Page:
Hooded Seal

Hooded Seal



COMMON NAME: hooded seal
KINGDOM: Animalia
PHYLUM: Chordata
CLASS: Mammalia
ORDER: Pinnipedia
FAMILY: Phocidae
GENUS SPECIES: Cystophora cristata


DESCRIPTION: Hooded seals have a light gray to blue-gray coloration with irregularly shaped light or dark blotches.
MALE Males exhibit a characteristic enlarged nasal cavity (hood) which is inflated for display during courtship and as an aggressive posture for defense.
MALE 2.74-3.04 m (9-10 ft.)
FEMALE 1.83-2.14 m (6-7 ft.)
MALE 408 kg (900 lbs.)
FEMALE 317 kg (700 lbs.)
DIET: Various fishes, squid and octopi
GESTATION: 11.5 months with a delayed implantation of up to 3.7 months
ESTRAL PERIOD Typically at the end of lactation
NURSING DURATION Pups are born with a well-developed blubber layer and only nurse for 4 days on average
MALE 4-6 years
FEMALE 2-9 years
LIFE SPAN: Can live 30-35 years
RANGE: Throughout the Northwestern Atlantic and in the Greenland Sea. Small numbers of individuals are increasingly seen along the Atlantic coast from Maine to Florida. Individuals (usually juveniles) have been found as far south as the Virgin Islands and Puerto Rico.
HABITAT: Gather in large numbers on ice floes to breed. Feed in deep, pelagic waters.
STATUS: IUCN Lower Risk/least concern
CITES Not listed
USFWS Not listed


1. Hooded seals belong to the scientific order Pinnipedia, which includes seals, sea lions, and walruses.
2. Seals differ from sea lions in a number of ways, including having shorter, stouter flippers, and no visible earflaps.
3. Hooded seals are named for the bi-lobed hood-an enlargement of the nasal cavity on the heads of males. The male can inflate the hood and move air back and forth between the two lobes. In addition, the male can also inflate a bright, red, membranous "balloon" that usually originates from the left nostril. The inflated hood and balloon are often used in visual displays for courtship, for dominance, and as a threat.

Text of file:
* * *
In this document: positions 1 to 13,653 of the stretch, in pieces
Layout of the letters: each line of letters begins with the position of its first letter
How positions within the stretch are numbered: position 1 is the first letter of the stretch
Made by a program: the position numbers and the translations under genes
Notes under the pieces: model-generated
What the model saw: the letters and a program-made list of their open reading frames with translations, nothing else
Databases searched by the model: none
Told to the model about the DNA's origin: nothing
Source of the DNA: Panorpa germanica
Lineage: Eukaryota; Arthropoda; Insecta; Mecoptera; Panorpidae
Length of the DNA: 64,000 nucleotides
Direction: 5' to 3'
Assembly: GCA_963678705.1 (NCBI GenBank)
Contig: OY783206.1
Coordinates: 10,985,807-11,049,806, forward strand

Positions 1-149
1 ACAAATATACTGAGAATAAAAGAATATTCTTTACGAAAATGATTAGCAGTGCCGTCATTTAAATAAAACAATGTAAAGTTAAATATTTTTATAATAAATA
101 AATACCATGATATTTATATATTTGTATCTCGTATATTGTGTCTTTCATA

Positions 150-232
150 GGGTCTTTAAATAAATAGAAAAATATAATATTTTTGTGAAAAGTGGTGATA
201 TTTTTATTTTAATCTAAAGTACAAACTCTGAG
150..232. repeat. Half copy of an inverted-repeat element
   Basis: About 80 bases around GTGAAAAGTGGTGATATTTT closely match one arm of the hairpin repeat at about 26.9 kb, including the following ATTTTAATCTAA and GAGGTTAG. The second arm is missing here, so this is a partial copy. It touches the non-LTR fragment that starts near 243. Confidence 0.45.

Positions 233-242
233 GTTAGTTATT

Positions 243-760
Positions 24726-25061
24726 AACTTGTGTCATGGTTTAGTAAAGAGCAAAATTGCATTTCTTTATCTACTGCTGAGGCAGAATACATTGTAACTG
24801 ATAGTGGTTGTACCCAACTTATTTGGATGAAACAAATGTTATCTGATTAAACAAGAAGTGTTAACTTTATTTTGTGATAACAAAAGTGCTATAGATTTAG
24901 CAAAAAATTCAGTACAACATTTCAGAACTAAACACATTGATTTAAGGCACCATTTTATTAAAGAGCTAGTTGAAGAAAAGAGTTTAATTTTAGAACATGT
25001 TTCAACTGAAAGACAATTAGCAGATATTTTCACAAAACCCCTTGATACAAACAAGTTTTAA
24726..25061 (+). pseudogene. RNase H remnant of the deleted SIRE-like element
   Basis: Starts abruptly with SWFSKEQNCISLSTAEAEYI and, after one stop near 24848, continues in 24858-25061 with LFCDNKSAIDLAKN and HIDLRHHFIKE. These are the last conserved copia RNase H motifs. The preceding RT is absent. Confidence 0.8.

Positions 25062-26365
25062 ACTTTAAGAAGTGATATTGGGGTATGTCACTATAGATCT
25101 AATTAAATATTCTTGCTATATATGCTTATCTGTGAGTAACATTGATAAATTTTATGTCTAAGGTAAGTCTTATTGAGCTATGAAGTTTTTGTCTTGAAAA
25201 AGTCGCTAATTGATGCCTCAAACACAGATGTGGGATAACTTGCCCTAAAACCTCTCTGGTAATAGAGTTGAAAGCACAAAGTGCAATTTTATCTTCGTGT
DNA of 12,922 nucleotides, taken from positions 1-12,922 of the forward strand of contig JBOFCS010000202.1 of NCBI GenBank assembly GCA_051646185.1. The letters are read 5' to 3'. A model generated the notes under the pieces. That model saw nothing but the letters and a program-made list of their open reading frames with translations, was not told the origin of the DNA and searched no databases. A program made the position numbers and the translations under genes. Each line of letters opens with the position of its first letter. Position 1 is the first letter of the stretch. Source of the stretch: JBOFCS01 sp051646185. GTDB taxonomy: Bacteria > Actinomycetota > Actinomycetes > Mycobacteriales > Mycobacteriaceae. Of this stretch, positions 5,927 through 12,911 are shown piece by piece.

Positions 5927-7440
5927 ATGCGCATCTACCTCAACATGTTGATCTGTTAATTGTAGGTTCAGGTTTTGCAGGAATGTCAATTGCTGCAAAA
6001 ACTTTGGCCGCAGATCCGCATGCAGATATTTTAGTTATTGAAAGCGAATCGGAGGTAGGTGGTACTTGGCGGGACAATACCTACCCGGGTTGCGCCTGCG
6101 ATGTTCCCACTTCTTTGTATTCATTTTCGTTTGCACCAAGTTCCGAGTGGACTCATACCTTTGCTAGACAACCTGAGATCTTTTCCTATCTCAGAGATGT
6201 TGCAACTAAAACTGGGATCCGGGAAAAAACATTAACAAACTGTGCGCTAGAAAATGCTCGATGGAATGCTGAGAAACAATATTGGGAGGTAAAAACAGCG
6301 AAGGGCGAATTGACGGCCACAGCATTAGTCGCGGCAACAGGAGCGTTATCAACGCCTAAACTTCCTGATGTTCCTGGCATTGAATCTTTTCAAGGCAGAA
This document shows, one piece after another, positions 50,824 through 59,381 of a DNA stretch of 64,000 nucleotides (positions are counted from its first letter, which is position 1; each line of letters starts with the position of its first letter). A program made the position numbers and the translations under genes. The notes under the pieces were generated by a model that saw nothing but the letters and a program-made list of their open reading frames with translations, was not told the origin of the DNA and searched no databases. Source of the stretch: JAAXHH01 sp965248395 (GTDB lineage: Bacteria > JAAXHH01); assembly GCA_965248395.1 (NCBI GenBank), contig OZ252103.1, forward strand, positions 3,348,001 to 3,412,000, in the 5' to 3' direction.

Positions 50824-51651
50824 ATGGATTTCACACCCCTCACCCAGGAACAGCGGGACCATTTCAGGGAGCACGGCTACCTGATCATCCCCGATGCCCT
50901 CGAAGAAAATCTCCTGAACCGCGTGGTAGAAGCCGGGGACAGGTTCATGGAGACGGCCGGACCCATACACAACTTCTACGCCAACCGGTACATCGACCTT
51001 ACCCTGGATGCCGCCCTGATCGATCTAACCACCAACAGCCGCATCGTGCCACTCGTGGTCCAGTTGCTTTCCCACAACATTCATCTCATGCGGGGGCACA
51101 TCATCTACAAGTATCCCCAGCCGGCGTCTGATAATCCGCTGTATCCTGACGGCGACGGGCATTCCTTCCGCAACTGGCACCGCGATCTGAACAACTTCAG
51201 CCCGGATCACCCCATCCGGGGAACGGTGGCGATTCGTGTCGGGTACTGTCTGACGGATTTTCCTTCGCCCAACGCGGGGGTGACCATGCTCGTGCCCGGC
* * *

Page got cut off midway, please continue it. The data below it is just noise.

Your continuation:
4. View tracking data associated with the hooded seal released by SeaWorld on July 9, 1997 - WHALENET.


As for other marine mammals, the U.S. Marine Mammal Protection Act of 1972 protects hooded seals in U.S. waters.

Polar bears and occasionally killer whales are predators of hooded seals.

Hooded seals have been hunted throughout their range for their oil, meat and skins- especially the thick pelts of newborn seals (called bluebacks). Because of bans in the U.S. and Europe, the market for pelts is currently poor, which reduces hunting pressure on pups.

In Canada, hooded seals are federally managed by Fisheries and Oceans Canada (DFO). This protection provides annual hunting quotas for hooded seal populations, prohibits the hunting of pups (bluebacks), and prohibits the hunting of adults when they are on the breeding grounds.


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Riedman, M. The Pinnipeds: Seals, Sea Lions and Walruses. Berkeley and Los Angeles. University of California Press. 1990.

Fisheries and Oceans Canada